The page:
A Better Life Among the Indians

Mary Jemison was captured by Seneca Indians in 1758. Her parents and most of her siblings were killed, and for some time she tried to resist her captors and find a way back to place and family. But, eventually, she stayed, stayed to marry two Indian men, to have Indian children, and, living with Indians as an Indian in her 80s, to give an interview about her life to a white doctor named James Everett Seaver. Her “memoir,” first published in 1824, had been published in at least 30 editions by the time the author of the book I read, Lois Lenski, published her fictionalized account of Mary Jameson’s life in 1941.

Indian Captive: The Story of Mary Jemison, won the Newberry Award for children’s literature in 1942. I read the Harper Trophy edition, first published in 1995—my copy is the 17th printing! I imagine it is still in print.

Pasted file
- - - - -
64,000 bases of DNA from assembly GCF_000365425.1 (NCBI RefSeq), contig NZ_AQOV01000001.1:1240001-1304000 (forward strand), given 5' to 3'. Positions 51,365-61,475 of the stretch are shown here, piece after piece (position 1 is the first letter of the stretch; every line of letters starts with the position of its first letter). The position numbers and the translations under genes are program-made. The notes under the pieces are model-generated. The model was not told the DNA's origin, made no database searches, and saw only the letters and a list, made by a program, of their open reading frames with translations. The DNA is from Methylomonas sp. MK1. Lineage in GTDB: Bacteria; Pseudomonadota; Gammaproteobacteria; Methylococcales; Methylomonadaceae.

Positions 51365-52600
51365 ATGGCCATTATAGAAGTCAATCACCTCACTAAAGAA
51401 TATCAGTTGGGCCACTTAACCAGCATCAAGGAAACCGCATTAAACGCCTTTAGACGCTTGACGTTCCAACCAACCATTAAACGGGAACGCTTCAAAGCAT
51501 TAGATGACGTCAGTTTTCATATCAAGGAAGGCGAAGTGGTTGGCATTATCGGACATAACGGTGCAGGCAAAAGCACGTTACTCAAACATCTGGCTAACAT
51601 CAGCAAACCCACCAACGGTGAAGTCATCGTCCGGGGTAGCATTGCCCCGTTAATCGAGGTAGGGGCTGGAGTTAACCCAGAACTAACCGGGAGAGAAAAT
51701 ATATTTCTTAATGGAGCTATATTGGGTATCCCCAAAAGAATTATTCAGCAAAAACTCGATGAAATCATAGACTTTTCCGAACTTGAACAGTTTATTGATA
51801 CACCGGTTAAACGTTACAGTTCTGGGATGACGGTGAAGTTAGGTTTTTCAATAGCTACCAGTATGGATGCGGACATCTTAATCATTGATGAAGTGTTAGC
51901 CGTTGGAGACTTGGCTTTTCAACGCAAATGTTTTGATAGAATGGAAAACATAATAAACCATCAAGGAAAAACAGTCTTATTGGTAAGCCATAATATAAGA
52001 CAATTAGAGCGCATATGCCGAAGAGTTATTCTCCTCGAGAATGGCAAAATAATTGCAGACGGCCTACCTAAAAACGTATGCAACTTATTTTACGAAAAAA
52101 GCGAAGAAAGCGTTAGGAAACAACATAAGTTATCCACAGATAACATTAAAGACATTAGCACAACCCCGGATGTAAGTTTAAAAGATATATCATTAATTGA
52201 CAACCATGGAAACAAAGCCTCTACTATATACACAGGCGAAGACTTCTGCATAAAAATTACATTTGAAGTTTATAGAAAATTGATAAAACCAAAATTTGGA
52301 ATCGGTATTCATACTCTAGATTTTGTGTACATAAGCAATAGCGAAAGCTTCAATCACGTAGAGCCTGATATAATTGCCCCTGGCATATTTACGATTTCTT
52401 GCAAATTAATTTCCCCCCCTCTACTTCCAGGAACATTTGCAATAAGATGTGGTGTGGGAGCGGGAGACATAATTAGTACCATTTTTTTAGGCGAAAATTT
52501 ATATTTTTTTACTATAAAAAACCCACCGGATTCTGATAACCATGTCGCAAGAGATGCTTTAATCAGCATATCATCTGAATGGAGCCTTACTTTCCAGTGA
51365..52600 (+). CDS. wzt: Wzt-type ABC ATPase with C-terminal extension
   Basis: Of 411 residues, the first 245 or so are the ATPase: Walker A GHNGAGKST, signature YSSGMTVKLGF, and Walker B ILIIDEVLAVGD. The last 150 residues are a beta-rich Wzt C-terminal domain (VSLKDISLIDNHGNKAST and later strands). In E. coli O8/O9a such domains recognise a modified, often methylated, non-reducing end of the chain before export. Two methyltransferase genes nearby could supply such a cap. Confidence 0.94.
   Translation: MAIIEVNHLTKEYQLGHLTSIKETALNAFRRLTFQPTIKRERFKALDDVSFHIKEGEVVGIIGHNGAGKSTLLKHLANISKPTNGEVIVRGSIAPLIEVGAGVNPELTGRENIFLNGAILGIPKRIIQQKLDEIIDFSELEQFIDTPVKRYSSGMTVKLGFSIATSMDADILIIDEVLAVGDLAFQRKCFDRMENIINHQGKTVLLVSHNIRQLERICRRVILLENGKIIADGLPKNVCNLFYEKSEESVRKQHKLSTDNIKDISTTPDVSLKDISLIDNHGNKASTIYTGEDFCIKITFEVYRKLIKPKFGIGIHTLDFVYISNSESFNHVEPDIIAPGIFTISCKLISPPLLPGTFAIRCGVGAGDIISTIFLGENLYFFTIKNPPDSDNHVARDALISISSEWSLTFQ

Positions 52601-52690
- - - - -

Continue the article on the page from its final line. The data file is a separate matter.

Indian Captive. Parents and siblings murdered by the Indians. Children’s Read The Article

History buffs and novelists tell the stories

Alvin Josephy wrote and spoke frequently about the Indian story being left out of the standard American history of school textbooks and the academy. He said that amateur historians–“history buffs”–and novelists kept the story of Indians and the West alive when academia didn’t much care.

I teach a class in La Grande on Northwest Tribes and the Ecosystem they lived in, and how European intrusions, from diseases, horses, fur-trapping, and treaty-making to boarding schools, dam-building, and fire suppression changed Indians and the land. I’ve become increasingly interested in white-Indian realtionships, and yesterday we compared white male—women; white male—African-American; and white male—Indian power struggles from colonization forward, looking particularly at the rise of Black Power, Red Power, and Feminism in the 60s and 70s.

Two things stood out. First, white men, empowered by physical strength, religion, and tradition, were able to dominate women in the United States from our beginnings, and the appreciation of women as human beings deserving of the Read The Article